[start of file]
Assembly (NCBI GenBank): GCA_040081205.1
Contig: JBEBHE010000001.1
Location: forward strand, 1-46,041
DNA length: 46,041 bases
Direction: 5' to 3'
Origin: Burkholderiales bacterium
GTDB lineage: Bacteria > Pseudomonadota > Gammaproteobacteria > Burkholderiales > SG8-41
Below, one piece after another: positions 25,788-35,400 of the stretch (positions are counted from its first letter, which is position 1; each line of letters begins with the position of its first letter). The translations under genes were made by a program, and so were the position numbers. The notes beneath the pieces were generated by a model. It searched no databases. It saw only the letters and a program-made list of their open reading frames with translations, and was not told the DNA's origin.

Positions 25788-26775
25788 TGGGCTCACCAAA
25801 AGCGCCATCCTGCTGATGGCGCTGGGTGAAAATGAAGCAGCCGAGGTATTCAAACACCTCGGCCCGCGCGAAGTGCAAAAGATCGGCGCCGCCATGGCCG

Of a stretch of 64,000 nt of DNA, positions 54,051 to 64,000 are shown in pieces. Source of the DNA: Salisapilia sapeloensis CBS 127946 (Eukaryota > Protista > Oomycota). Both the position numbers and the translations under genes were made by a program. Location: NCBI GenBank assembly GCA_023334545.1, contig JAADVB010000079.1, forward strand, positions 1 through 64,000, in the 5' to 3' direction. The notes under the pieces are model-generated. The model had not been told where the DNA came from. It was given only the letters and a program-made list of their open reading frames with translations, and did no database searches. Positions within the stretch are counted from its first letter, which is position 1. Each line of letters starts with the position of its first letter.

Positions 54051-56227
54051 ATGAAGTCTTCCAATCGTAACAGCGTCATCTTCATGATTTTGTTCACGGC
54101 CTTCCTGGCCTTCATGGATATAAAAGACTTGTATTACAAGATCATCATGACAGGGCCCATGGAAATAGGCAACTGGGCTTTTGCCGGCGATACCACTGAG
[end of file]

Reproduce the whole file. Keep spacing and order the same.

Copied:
Assembly (NCBI GenBank): GCA_040081205.1
Contig: JBEBHE010000001.1
Location: forward strand, 1-46,041
DNA length: 46,041 bases
Direction: 5' to 3'
Origin: Burkholderiales bacterium
GTDB lineage: Bacteria > Pseudomonadota > Gammaproteobacteria > Burkholderiales > SG8-41
Below, one piece after another: positions 25,788-35,400 of the stretch (positions are counted from its first letter, which is position 1; each line of letters begins with the position of its first letter). The translations under genes were made by a program, and so were the position numbers. The notes beneath the pieces were generated by a model. It searched no databases. It saw only the letters and a program-made list of their open reading frames with translations, and was not told the DNA's origin.

Positions 25788-26775
25788 TGGGCTCACCAAA
25801 AGCGCCATCCTGCTGATGGCGCTGGGTGAAAATGAAGCAGCCGAGGTATTCAAACACCTCGGCCCGCGCGAAGTGCAAAAGATCGGCGCCGCCATGGCCG

Of a stretch of 64,000 nt of DNA, positions 54,051 to 64,000 are shown in pieces. Source of the DNA: Salisapilia sapeloensis CBS 127946 (Eukaryota > Protista > Oomycota). Both the position numbers and the translations under genes were made by a program. Location: NCBI GenBank assembly GCA_023334545.1, contig JAADVB010000079.1, forward strand, positions 1 through 64,000, in the 5' to 3' direction. The notes under the pieces are model-generated. The model had not been told where the DNA came from. It was given only the letters and a program-made list of their open reading frames with translations, and did no database searches. Positions within the stretch are counted from its first letter, which is position 1. Each line of letters starts with the position of its first letter.

Positions 54051-56227
54051 ATGAAGTCTTCCAATCGTAACAGCGTCATCTTCATGATTTTGTTCACGGC
54101 CTTCCTGGCCTTCATGGATATAAAAGACTTGTATTACAAGATCATCATGACAGGGCCCATGGAAATAGGCAACTGGGCTTTTGCCGGCGATACCACTGAG